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Neurocritical Care

, Volume 21, Issue 2, pp 309–311 | Cite as

Neurologist Versus Machine: Is the Pupillometer Better than the Naked Eye in Detecting Pupillary Reactivity

  • Christopher L. KramerEmail author
  • Alejandro A. Rabinstein
  • Eelco F. M. Wijdicks
  • Sara E. Hocker
Practical Pearl

Abstract

Background

A 62-year-old man with severe traumatic brain injury developed postsurgical anisocoria in which there was a discrepancy between pupillometer and manual testing.

Methods

Case report.

Results

The patient’s larger pupil was read as unreactive by the pupillometer but constricted 1 mm over 7–9 s of continuous light stimulation.

Conclusions

While pupillometry assessment is a valuable adjunct to the manual pupillary assessment, this case demonstrates that nonreactive pupils read on the pupillometer should be confirmed with the manual examination because it can miss very slowly reacting pupils.

Keywords

Pupillometer Neurological examination Brain death Uncal herniation Neurocritical care Pupillary reactivity 

Notes

Conflict of interest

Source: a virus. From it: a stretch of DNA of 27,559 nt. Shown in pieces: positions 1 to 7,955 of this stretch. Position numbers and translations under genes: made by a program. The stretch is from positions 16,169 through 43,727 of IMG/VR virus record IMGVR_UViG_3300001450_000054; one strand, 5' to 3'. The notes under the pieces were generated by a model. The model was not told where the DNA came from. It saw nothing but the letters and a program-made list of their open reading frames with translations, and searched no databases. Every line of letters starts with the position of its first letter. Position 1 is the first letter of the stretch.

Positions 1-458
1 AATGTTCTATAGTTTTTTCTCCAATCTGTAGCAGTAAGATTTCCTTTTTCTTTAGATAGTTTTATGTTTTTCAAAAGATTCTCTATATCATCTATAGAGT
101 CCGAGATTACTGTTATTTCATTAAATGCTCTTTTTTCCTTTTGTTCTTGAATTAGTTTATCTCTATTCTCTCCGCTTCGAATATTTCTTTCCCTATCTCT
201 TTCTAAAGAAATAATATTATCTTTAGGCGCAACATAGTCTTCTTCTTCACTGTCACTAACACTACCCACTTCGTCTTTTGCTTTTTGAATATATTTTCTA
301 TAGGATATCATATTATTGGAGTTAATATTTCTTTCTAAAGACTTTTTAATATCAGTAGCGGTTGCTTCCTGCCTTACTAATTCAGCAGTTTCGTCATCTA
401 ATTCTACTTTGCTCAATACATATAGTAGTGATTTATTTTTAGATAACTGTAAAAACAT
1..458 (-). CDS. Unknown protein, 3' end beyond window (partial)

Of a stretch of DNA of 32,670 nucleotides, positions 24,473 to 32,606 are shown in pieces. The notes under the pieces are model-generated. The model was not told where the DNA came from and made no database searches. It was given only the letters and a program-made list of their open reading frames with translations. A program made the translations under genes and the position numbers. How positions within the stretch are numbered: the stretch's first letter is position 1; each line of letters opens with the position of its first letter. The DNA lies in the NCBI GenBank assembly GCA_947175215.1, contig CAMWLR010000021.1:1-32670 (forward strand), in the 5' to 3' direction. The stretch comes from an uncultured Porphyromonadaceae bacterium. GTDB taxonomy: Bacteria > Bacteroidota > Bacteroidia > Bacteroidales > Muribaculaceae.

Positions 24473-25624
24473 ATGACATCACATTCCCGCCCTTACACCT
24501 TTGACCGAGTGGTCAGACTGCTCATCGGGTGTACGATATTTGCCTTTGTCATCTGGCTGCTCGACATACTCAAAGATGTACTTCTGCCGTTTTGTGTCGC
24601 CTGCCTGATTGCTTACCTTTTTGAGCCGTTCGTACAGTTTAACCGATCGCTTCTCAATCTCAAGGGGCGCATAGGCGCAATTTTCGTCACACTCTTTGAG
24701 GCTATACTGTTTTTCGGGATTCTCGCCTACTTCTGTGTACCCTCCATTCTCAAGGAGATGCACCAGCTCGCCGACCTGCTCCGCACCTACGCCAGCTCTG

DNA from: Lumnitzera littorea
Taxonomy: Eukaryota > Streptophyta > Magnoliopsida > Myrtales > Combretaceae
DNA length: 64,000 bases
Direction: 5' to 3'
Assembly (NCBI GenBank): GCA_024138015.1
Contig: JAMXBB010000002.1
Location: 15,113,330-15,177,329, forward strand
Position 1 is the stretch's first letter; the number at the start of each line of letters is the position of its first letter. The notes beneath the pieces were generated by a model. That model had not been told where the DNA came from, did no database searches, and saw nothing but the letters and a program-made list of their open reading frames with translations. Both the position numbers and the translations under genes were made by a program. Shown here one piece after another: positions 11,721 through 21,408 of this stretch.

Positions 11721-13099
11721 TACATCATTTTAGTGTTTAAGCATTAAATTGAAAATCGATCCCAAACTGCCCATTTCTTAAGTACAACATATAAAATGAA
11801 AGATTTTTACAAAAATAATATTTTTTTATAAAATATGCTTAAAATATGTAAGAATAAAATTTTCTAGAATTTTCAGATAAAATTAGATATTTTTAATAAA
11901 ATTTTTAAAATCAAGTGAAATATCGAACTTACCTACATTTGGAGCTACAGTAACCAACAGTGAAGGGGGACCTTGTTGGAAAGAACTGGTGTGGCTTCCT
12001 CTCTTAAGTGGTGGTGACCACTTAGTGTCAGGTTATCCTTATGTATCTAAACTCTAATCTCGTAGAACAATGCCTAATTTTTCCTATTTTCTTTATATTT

Christopher Kramer, Sara Hocker, Alejandro Rabinstein, and Eelco Wijdicks declare that they have no conflict of interest.

Supplementary material

Video: Pupillary reactivity assessment using the pupillometer and with manual testing. No reactivity is noted with pupillometer testing, however, slow reactivity was seen with a sustained light stimulus upon manual testing. Video specifications: Author: Christopher Kramer, M.D. Videographer: Elaine Flom, Sally Podein. Length: 23 s. Size: 43.3 MB (MP4 44364 kb)

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Copyright information

© Springer Science+Business Media New York 2014

Authors and Affiliations

  • Christopher L. Kramer
    • 1
    Email author
  • Alejandro A. Rabinstein
    • 1
  • Eelco F. M. Wijdicks
    • 1
  • Sara E. Hocker
    • 1
  1. 1.Department of NeurologyMayo ClinicRochesterUSA

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